Don’t call it a comeback, the Carolina Hurricanes have been doing it for years. Well, this year and last, to be precise. The “bunch of jerks” returned to annoy critics Thursday when they beat the Montreal Canadiens 3-2 in a shootout and gave the fans the first storm surge of the 2019-20 season. But after their most recent win, Saturday against the Washington Capitals, this young Hurricanes squad has established that last season was no fluke, and third-period outbreaks are a part of its identity.
Built on a reputation of scrappy underdogs who just won’t quit, the Hurricanes have done a good job early of keeping their momentum going over the summer. It’s only been two games, but they’ve already demonstrated the same kind of power and resilience that carried them to the Eastern Conference Final last season.
The goaltending duo of Petr Mrazek and James Reimer has been solid, the new defensive core is beginning to mesh, and we’ve also seen the Hurricanes flex its offensive depth up front. But most notably, their ability to cling onto life deep into hockey games has earned them two early come-from-behind wins.
Capping Off a Win Against the Capitals
Saturday night was a big game for Hurricanes if you can call the second game of the season a tone-setter. But Carolina and the Capitals have developed quite a rivalry in 2019. Their back-and-forth playoff series last season went all the way to Game 7 double-overtime, where the Hurricanes clutched out the win on a goal from Brock McGinn. After the chippy preseason game between the two clubs just one week ago, both teams had something to prove in their first true meeting of the season.
Down two goals in the third period, the Hurricanes fought back to tie it on goals by Erik Haula and Jaccob Slavin. The clock ticked down, and the game went to overtime, where new free agent signing Jake Gardiner won it at 4:04 on a wrist shot snipe.
The Hurricanes’ ability to hang on to close games isn’t anything new. In last season’s playoff battle against the Capitals, they were down in the series 2-0, and 3-2, putting them on the brink of an early elimination. In Game 7, the Hurricanes never even had a lead. But they managed to turn the tides and claw their way back to win the series. That same reputation has carried into the early parts of this season, which is a promising sign for the future of this young group.
Hurricanes are a Third-Period Team
Every team has stretches in a game where they sit back or get overwhelmed by the opponent’s pressure, but the Hurricanes are the kind of group that doesn’t quit when things get rough, and they often bring out their best in third periods. Last season, they scored 15 more goals in the third period of games (85) than the first (70). But that late-game clutch factor was nowhere more evident than in the playoffs.
Carolina was able to sweep the New York Islanders in four straight games last postseason thanks to its overpowering ability to finish strong every game. They outscored the Islanders 6-1 in third periods and scored the game-winning goal in the third frame or later in three out of the four games. It was the same trend in Round 1 against the Capitals, where the Hurricanes outscored Washington 9-5 in period three.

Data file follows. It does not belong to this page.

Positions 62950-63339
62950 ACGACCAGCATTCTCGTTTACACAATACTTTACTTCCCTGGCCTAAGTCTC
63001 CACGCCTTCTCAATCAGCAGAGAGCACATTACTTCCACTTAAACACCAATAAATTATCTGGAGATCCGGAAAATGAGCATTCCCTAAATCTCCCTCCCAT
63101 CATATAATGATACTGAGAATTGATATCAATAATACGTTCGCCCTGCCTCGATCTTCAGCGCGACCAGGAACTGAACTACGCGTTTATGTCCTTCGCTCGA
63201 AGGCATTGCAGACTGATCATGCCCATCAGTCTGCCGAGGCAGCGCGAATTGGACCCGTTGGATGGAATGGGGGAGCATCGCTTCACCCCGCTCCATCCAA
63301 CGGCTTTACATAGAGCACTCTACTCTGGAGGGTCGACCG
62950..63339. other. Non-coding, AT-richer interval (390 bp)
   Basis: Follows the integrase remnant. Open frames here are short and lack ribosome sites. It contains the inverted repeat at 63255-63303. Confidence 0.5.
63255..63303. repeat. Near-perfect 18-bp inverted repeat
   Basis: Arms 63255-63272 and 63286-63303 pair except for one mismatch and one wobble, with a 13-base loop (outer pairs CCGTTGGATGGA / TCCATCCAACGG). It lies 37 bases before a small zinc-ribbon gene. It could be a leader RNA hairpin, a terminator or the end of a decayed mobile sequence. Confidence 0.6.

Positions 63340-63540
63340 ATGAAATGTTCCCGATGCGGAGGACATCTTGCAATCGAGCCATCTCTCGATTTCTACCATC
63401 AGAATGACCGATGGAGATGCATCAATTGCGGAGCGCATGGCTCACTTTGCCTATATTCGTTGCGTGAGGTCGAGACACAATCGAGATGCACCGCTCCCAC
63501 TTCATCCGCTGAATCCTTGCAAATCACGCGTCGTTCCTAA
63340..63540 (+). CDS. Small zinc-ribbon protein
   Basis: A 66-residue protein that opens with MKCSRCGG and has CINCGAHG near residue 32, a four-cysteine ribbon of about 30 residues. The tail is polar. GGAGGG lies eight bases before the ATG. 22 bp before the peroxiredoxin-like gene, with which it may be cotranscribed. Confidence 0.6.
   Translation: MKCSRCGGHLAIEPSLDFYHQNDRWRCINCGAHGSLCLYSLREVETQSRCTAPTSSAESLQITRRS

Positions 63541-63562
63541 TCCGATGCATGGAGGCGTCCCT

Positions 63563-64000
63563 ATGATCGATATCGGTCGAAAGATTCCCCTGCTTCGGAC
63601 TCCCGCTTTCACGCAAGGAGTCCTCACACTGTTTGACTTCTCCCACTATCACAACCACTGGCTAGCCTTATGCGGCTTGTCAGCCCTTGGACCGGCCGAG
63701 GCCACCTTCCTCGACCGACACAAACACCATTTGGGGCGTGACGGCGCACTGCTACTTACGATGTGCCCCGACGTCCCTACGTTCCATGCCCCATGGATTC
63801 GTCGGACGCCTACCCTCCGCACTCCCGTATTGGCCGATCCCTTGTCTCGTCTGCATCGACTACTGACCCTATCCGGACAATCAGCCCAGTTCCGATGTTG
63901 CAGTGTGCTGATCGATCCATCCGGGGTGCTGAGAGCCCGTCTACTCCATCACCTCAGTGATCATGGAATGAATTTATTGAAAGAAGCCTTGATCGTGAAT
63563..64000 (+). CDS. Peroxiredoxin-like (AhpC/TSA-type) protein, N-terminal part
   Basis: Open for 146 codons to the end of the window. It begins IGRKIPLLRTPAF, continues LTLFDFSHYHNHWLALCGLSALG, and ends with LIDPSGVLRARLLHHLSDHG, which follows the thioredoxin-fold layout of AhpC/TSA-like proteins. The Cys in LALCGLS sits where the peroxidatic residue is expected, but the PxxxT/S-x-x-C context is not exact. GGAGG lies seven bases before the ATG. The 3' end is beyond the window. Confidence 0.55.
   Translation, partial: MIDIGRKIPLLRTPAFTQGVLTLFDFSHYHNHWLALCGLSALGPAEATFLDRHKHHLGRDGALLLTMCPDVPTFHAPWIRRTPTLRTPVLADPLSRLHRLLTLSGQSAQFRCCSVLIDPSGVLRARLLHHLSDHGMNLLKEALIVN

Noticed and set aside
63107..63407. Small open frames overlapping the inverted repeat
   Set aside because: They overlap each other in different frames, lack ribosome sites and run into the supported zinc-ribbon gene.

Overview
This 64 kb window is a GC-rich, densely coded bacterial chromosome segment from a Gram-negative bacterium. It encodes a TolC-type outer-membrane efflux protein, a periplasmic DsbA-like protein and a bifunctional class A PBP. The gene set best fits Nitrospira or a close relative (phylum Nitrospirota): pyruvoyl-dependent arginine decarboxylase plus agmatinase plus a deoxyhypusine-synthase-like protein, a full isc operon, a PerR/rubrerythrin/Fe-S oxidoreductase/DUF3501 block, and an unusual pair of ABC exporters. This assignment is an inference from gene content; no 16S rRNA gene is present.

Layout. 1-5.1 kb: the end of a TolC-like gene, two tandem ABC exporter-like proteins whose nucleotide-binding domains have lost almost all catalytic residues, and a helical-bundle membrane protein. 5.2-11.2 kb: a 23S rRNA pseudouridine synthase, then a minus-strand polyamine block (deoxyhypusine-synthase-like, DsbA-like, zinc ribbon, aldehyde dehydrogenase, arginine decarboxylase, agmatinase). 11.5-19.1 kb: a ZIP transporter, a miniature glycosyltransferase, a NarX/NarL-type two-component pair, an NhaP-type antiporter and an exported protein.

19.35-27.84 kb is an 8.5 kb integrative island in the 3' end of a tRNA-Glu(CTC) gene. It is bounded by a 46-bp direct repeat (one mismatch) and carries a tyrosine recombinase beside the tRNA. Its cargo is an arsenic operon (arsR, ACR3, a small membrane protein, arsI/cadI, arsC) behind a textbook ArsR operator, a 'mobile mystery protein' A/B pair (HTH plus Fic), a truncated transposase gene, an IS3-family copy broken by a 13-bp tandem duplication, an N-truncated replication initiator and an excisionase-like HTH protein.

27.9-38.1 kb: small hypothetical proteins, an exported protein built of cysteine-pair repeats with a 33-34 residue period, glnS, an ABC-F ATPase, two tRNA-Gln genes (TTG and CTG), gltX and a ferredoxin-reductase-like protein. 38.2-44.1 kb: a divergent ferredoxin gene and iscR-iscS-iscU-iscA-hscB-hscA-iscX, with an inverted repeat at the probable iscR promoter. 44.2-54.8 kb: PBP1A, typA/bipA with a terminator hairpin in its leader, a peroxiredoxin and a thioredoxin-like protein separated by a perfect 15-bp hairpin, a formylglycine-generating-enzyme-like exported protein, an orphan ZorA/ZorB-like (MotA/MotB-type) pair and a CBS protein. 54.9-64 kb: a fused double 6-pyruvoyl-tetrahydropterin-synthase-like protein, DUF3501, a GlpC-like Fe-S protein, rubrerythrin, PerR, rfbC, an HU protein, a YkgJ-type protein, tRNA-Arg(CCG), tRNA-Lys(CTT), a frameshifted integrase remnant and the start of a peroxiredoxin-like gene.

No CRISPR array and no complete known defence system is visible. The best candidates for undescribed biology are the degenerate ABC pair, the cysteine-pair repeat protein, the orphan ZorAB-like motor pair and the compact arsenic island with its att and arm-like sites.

Similarly to Saturday’s third-period comeback in Washington, Thursday’s home opener against Montreal brought an exciting win for the rowdy Hurricanes fans. Carolina took a 2-0 lead on goals by Lucas Wallmark and Martin Necas, but then surrendered three straight goals by the Canadiens, heading into the second intermission down 3-2. After regrouping, they came out in the third and dominated play, outshooting Montreal 19-7 and scoring the game-tying goal before Dougie Hamilton won it in the shootout.
The Hurricanes’ energy levels seem to be limitless, as the team is chock-full of young, speedy guys who play with a high intensity almost every shift. That competitiveness blends perfectly with the Rod Brind’Amour style of play, which is built on strong conditioning and mental toughness – two key elements the head coach trains his players in that draws consistency out of his team.
There’s Always Room to Improve
For all the talk of the Hurricanes’ resolve, we can’t ignore the way they crashed and burned in the Eastern Conference Final against the Boston Bruins. Swept away in four games, it was the only significant time where they couldn’t get a foothold. But Carolina still had flashes of brilliance that were blanketed by a hot goalie and a hungrier team.
There are takeaways, like there always should be. That style of play can be difficult to keep up for an entire season and a full playoff run. And you always have to accept that it’s easier to play with a lead than play from behind. It’s great to be noticeable for late-game heroics, but it would obviously be better to avoid falling behind at all.
The ‘Canes do have a knack for keeping games close – they only had three regular-season losses last season in which they were beaten by more than three goals. For a team that combines tough physical play with speed, youth and tenacity, they find a way to keep up that drive on a night-to-night basis. The trick for this team going forward will be learning to start games with the same gusto they bring out in third periods.
It’s only two games into the season, so there will be many more tests to come for Carolina. But early signs point to the Hurricanes being a top contender in the Metropolitan Division and there’s no reason to think they’ll slow down any time soon. The Hurricanes will play the Tampa Bay Lightning Sunday evening, where they’ll face their biggest challenge yet.
Matt Cosman is a Sheridan College print journalism graduate from Oakville, Ontario. I’ve been with THW since 2019 covering the Carolina Hurricanes, one of my favorite childhood teams. When I’m not in my hockey bubble you can probably catch me jamming out on the piano or losing money at the poker tables.